‘Bug Mansion’ Constructed from Recycled Pallets, Bricks and Carpet

(Image: Janine Forbes, cc-sa-3.0)

This unusual pile of discarded building materials at the disused West Grinstead railway station in England is actually a ‘bug mansion’.  Providing luxurious living accomodation for beetles, spiders and butterflies, the habitat was constructed from old pallets, carpet, cardboard and bricks.

(Images: Janine ForbesPaul Smithcc-sa-3.0)

West Grinstead station – one of many rural stations on the receiving end of the infamous Beeching Cuts – closed in 1966.  Now forming part of the Downs Link footpath through West Sussex, the platforms survive and have been converted into a wildlife area.  The station handled significant horse traffic and abandoned railway tracks can still be seen amid what was once a goods yard and cattle loading bay.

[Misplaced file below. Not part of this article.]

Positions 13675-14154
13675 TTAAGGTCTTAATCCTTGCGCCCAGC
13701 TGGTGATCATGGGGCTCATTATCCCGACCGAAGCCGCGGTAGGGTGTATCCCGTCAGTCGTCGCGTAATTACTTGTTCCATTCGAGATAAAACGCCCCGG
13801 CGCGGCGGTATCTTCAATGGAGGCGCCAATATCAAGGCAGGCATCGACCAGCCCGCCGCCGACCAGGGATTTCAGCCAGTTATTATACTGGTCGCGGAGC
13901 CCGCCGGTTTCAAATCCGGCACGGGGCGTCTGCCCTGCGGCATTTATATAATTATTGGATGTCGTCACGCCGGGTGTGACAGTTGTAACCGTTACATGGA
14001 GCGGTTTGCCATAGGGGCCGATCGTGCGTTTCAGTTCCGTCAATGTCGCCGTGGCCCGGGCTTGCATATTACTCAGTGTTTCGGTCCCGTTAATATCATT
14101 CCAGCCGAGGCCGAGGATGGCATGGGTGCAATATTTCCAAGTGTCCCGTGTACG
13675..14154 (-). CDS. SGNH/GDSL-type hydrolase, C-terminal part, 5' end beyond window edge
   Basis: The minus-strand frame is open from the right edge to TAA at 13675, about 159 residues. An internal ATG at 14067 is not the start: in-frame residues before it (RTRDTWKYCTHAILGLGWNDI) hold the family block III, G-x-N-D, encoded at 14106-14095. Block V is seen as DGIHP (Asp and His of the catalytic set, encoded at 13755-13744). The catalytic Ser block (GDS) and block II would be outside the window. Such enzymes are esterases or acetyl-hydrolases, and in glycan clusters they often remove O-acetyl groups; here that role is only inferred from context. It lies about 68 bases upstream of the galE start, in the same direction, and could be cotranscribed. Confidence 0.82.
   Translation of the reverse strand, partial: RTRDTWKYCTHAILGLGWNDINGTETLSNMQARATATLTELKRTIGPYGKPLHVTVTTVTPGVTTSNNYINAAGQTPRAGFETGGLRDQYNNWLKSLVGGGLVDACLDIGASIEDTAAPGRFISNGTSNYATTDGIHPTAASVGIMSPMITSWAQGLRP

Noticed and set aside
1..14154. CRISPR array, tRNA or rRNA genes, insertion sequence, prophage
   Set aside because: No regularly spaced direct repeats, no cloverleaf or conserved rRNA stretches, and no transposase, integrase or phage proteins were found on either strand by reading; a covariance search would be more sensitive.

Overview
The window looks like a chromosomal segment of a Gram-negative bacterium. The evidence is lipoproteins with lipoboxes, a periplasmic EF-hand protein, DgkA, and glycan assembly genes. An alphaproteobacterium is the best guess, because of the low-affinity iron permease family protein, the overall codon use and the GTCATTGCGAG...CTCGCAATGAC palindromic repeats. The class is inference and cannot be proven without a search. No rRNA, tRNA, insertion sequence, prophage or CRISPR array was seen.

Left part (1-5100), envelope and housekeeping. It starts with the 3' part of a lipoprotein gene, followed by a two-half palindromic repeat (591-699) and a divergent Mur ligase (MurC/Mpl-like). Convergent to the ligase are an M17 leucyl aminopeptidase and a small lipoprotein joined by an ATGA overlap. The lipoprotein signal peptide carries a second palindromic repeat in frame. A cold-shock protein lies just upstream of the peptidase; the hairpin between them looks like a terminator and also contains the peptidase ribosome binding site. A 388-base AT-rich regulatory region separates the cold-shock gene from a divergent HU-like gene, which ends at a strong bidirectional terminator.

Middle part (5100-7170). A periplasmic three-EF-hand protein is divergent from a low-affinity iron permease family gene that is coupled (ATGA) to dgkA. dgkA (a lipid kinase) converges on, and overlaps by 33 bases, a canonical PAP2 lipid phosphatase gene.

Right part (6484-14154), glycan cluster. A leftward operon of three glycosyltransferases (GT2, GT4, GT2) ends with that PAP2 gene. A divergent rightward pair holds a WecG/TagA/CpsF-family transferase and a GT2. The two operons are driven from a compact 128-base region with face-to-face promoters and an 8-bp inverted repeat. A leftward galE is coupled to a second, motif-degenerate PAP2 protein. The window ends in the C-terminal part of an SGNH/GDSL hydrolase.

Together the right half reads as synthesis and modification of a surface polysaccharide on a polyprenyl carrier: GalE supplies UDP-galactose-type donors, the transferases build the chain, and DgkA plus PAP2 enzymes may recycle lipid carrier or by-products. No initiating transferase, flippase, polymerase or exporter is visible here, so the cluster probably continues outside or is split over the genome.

(On an amusing side note, Doctor Beeching himself lived in nearby East Grinstead.  Near the station, the line passed through a deep cutting, which is now part of the A22 relief road known as Beeching Way.  Locals had wanted to call the road “Beeching Cut” but it was deemed too politically incorrect!)

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